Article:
A cross between Henry Beard's Latin for All Occasions and Ben Schott's Schott's Original Miscellany, JUST SAY NU is a practical guide to using Yiddish words and expressions in day-to-day situations. Along with enough grammar to enable readers to put together a comprehensible sentence and avoid embarrassing mistakes, Wex also explains the five most useful Yiddish words–shoyn, nu, epes, takeh,and nebakh–what they mean, how and when to use them, and how they can be used to conduct an entire conversation without anybody ever suspecting that the reader doesn't have the vaguest idea of what anyone is actually saying. Readers will learn how to shmooze their way through such activities as meeting and greeting; eating and drinking; praising and finding fault; maintaining personal hygiene; going to the doctor; driving; parenting; getting horoscopes; committing crimes; going to singles bars; having sex; talking politics and talking trash.
Now that Stephen Colbert, a Catholic from South Carolina and host of the "Colbert Report," is using Yiddish to wish viewers a bright and happy Chanukah, people have finally started to realize that there's nothing in the world that can't be improved by translating it into Yiddish. Wex's JUST SAY NU is the book that's going to show them how.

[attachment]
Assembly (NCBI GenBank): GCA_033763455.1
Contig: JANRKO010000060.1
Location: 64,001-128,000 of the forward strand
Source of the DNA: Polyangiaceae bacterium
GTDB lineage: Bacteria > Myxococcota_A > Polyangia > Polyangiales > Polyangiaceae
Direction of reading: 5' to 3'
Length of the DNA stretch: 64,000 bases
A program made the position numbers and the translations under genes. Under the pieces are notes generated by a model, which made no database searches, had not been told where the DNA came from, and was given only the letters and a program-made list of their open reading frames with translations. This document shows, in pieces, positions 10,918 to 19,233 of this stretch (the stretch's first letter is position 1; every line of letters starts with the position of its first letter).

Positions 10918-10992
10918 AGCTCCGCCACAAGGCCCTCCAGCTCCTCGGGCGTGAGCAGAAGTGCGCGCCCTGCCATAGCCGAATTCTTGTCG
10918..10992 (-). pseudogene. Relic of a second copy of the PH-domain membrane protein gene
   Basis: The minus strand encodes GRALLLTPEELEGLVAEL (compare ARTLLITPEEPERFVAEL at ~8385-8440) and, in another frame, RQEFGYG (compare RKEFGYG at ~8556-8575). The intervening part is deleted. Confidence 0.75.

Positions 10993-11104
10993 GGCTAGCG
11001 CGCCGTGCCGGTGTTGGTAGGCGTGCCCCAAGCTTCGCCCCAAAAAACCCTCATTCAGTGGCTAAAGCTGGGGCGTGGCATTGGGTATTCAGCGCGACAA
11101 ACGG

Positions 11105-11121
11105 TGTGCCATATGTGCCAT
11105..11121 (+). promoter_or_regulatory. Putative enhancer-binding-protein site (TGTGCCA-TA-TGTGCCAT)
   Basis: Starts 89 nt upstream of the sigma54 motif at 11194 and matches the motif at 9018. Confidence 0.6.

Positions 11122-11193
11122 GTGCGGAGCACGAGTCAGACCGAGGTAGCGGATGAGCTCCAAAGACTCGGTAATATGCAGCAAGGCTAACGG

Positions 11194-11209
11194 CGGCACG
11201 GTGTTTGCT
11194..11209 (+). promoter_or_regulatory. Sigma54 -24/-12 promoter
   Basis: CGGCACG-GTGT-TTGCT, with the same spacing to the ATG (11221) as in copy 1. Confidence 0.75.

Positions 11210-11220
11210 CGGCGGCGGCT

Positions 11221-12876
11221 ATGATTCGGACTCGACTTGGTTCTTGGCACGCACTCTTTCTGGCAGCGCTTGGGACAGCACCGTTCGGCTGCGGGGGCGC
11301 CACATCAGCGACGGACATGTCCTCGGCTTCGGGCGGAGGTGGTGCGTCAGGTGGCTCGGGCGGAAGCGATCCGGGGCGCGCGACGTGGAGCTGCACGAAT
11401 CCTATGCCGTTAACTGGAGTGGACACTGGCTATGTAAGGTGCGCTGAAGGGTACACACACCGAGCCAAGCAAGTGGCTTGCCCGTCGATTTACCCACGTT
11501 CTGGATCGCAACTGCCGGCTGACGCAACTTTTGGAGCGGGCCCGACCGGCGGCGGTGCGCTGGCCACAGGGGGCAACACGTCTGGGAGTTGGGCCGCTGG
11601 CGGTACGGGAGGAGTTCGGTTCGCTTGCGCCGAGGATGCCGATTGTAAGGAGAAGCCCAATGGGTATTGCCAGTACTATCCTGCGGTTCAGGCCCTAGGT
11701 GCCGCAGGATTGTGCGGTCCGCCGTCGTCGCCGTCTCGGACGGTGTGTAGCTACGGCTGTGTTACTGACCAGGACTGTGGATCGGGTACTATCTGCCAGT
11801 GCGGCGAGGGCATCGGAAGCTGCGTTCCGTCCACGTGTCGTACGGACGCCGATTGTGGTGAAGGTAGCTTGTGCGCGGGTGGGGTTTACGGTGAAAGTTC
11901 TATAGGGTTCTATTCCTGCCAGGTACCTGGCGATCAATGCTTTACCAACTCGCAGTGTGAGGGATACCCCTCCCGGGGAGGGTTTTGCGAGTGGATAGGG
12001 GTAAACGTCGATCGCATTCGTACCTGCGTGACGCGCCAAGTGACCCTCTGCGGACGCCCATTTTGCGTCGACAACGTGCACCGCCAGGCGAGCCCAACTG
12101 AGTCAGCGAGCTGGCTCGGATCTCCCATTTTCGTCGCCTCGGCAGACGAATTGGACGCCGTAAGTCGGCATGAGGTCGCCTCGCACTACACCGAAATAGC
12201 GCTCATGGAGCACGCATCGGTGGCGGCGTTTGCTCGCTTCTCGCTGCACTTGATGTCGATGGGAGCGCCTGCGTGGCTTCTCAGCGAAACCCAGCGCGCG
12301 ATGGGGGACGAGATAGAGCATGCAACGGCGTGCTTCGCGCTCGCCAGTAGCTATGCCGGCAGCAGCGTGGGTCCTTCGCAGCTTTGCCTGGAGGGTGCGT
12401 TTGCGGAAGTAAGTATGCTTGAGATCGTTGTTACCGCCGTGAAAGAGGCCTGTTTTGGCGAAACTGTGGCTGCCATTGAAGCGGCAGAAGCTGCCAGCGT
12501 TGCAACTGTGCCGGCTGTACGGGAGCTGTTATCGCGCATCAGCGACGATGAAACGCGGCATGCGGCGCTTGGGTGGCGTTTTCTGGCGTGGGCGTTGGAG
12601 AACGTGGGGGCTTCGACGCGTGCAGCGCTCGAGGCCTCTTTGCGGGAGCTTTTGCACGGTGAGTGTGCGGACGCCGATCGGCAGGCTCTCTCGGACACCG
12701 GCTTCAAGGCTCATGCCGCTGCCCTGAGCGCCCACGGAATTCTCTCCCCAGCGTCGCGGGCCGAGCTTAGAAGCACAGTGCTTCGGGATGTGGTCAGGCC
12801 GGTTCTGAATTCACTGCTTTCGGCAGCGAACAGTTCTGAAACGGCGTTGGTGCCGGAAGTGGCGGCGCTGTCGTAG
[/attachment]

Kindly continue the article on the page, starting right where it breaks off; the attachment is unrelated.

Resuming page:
This is not your bubbe's or Leo Rosten's Yiddish. Translator, novelist and performer Wex follows his witty and erudite Born to Kvetch with a colorful, uncensored guide to the idiomatic, use of Yiddish in such areas as "madness, fury, and driving," "mob Yiddish," insults and "thirteen designations for the human rear (in declining order of politeness)." Wex is knowledgeable about the biblical and Talmudic roots of some colloquial phrases; for example, he points out that tukhes ("ass" as he translates it) may be derived from Tuhkhes, one of the places where the Israelites sojourned on their way from Egypt to the Promised Land. While most of Wex's discussions of words and phrases are brief, he provides lengthier sections on five key, highly nuanced Yiddish words: nu ("Well?"), shoyn ("already, right away"), epes ("something, somewhat"), takeh ("precisely") and nebakh ("alas"). Wex's advice on the complex usage of these words can help even the greenest Yiddish speaker. The book could have given more attention to regional dialects and there are a few organizational quirks. Still, Wex offers both fun and instruction for the non-maven.